This bill will allow cabinet ministers to set up a timetable [for the application of sovereignty]. It is the legislative mechanism will enable the application of [Israeli] sovereignty onto land in Judea and Samaria considered vitally important to the State of Israel…The Prime Minister also backs this process [for applying sovereignty]. It’s only a question of the timing. I think that Pence’s visit has strengthened the feeling that this is the right time, that this is the time to apply sovereignty. We’re at a historic juncture.
Notably, the pro-settlement posture of the Trump Administration was a recurring talking point at the Land of Israel caucus conference, where members took turns underscoring the fact that the time is ripe to assert Israeli sovereignty over the occupied territories.
There are currently several pieces of legislation in the Knesset that propose different iterations of annexation. Those proposals include: a bill to annex Ma’ale Adumim; the “Greater Jerusalem Bill” that seeks to annex 19 settlements into the municipality of Jerusalem in order to gerrymander a Jewish majority (covered in detail in past editions of the Settlement Report here, here, and here); and another proposal, covered in last week’s Settlement Report, that seeks to extend Israeli sovereignty over settlement universities. And, earlier this year the Israeli Justice Ministry implemented a new rule requiring all Knesset legislation seeking government backing to include clauses regarding the law’s application to the settlements.
Last covered in the September 20, 2017 Settlement Report, the Halamish settlement’s residents (where a Palestinian brutally murdered four people in July 2017) have been successfully capitalizing on the attack in order to expand, massively, and entrench the settlement’s boundaries.
The settlement watchdog organization Kerem Navot reports that the settlers have fortified a new outpost close to Halamish meant to extend the settlement borders. The Israeli army now guards the road that leads to the settlement, passing by the new outpost, and the army is operating a checkpoint to conduct full vehicle searches of any Palestinian driver. The outpost and the army further restrict Palestinians’ freedom of movement by discouraging them from using roads in the area.
The settlers have also reportedly undertaken several unauthorized construction projects inside the settlement including, over the past six months, building dozens of new homes. Over the last week, bulldozers have been leveling a large area of land (500 dunams) in preparation for massive new infrastructure. Kerem Navot explains:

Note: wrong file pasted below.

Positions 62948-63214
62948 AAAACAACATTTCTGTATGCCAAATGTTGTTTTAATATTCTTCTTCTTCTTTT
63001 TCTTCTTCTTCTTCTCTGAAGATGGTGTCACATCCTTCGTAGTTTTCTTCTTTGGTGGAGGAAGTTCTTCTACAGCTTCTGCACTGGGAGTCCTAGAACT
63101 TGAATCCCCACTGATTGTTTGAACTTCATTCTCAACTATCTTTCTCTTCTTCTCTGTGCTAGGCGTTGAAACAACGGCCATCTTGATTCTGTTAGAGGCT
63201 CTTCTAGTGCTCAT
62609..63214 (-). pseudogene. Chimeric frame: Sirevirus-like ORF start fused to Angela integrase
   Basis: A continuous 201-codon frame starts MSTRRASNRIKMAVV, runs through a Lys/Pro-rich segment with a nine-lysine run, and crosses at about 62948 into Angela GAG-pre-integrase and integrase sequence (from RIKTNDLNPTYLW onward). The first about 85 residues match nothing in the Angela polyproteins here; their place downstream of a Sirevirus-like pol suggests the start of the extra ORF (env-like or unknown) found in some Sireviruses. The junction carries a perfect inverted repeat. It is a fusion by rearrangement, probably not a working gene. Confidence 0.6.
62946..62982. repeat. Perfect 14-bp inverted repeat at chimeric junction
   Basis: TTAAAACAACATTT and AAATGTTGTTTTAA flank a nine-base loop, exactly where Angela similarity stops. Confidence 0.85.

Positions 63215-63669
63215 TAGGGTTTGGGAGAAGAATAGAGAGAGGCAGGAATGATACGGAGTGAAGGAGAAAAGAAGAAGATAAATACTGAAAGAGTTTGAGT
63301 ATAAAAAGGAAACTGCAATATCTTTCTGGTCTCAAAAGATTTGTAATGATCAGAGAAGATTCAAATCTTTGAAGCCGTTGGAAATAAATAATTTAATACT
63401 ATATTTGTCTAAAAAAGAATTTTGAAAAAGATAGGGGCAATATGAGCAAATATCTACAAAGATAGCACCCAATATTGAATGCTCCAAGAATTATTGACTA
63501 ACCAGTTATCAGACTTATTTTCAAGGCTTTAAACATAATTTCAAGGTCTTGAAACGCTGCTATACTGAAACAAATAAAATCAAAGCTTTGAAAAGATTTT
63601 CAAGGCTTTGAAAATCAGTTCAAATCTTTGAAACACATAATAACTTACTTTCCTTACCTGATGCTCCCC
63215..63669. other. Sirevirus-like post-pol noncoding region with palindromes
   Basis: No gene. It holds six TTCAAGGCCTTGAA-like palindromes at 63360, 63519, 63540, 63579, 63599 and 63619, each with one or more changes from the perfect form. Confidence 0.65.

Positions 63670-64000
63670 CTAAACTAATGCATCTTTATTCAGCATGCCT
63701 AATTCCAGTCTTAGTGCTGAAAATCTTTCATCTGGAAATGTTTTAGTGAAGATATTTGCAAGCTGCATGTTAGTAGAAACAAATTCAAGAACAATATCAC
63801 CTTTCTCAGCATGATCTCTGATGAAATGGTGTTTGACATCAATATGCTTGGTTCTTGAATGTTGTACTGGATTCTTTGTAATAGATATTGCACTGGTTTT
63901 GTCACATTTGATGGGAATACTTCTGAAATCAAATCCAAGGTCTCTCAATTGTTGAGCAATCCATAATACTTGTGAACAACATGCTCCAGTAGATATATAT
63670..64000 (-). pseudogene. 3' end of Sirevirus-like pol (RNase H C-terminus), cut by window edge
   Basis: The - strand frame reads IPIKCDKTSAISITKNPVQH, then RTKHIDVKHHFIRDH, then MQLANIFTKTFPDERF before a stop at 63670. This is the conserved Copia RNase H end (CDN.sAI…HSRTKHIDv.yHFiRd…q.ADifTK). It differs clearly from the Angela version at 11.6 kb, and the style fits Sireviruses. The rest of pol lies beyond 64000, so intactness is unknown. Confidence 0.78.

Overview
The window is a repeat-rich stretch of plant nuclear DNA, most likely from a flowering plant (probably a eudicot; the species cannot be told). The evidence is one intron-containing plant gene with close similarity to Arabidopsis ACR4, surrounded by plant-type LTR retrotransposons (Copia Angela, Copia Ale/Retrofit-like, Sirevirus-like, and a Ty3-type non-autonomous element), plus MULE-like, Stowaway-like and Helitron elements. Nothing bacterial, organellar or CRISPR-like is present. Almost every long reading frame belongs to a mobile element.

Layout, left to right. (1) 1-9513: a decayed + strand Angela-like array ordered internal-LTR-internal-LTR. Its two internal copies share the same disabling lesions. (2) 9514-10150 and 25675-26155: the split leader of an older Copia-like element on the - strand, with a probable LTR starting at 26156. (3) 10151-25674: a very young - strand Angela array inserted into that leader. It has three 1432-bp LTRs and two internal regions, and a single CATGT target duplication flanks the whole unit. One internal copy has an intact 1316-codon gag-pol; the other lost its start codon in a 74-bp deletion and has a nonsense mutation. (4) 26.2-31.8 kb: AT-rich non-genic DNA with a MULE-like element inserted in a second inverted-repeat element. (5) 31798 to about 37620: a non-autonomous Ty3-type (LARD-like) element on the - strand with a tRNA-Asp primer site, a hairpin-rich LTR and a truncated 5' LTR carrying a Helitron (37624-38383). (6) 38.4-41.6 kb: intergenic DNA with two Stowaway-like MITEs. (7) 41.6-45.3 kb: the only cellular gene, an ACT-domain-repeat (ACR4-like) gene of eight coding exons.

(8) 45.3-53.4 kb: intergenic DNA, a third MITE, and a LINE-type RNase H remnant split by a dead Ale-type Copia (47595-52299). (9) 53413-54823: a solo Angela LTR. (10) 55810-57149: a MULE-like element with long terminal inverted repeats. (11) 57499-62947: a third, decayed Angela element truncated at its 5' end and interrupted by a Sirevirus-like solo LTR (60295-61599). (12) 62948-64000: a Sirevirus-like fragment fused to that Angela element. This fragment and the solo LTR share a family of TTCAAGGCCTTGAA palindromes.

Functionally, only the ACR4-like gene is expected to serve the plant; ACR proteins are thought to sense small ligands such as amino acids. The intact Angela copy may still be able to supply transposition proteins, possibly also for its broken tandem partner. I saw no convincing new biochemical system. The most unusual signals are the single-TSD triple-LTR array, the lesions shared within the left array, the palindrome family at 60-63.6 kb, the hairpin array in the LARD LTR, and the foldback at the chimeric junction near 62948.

For about a week now, bulldozers have broken ground on a system of peripheral roads (completely illegally, of course) east of the settlement, in order to take control of the areas into which the settlement aspires to expand. As is usual in such cases, the takeover of territories begins by means of a peripheral road system that marks the area designated for takeover. The land at hand belongs to the Palestinian villages of Umm Safa and Jibya, which were declared “state land” by Israel during the 1980s and were transferred to the settlers of Halamish.
The case of Halamish is a classic case of how settlements expand with the permission – expressed or implicit – of the Israeli government, which does nothing to rein in settlers even as they break Israeli law.
The Israeli NGO Yesh Din reports that the Israeli army is still preventing Palestinian owners from regularly accessing their land, land on which the Amona outpost once stood, one year after the Israeli government ordered the land to be returned them. In 2014, the High Court of Justice ordered the Israeli government to evacuate the Amona outpost and return the land to its rightful Palestinian owners. After a long legal and political battle, Amona was finally evacuated in January 2017, but the Israeli army continues to obstruct the owners access to the area – ironically, based on a ruling written to prevent Israelis from accessing the land. At the same time, the IDF allows Israeli settlers to regularly visit the site.
New reporting has illuminated the contours of the “ultimate deal” that the Trump administration has spent the past year crafting in the hopes of resolving the Israeli-Palestinian conflict. The deal reportedly proposes that 10% of the West Bank land will become sovereign Israeli territory, though Netanyahu has been pushing for 15%. The US figure does not include the Jordan Valley or East Jerusalem, over which the Trump Administration backs Israel’s demand to retain “overriding security control.” All together, the American plan would leave just 40% of the West Bank (Areas A & B) and the Gaza Strip to compose the future, semi-autonomous Palestinian “state.”
Geoffrey Aronson, who for many years authored FMEP’s “Settlement Report,” wrote: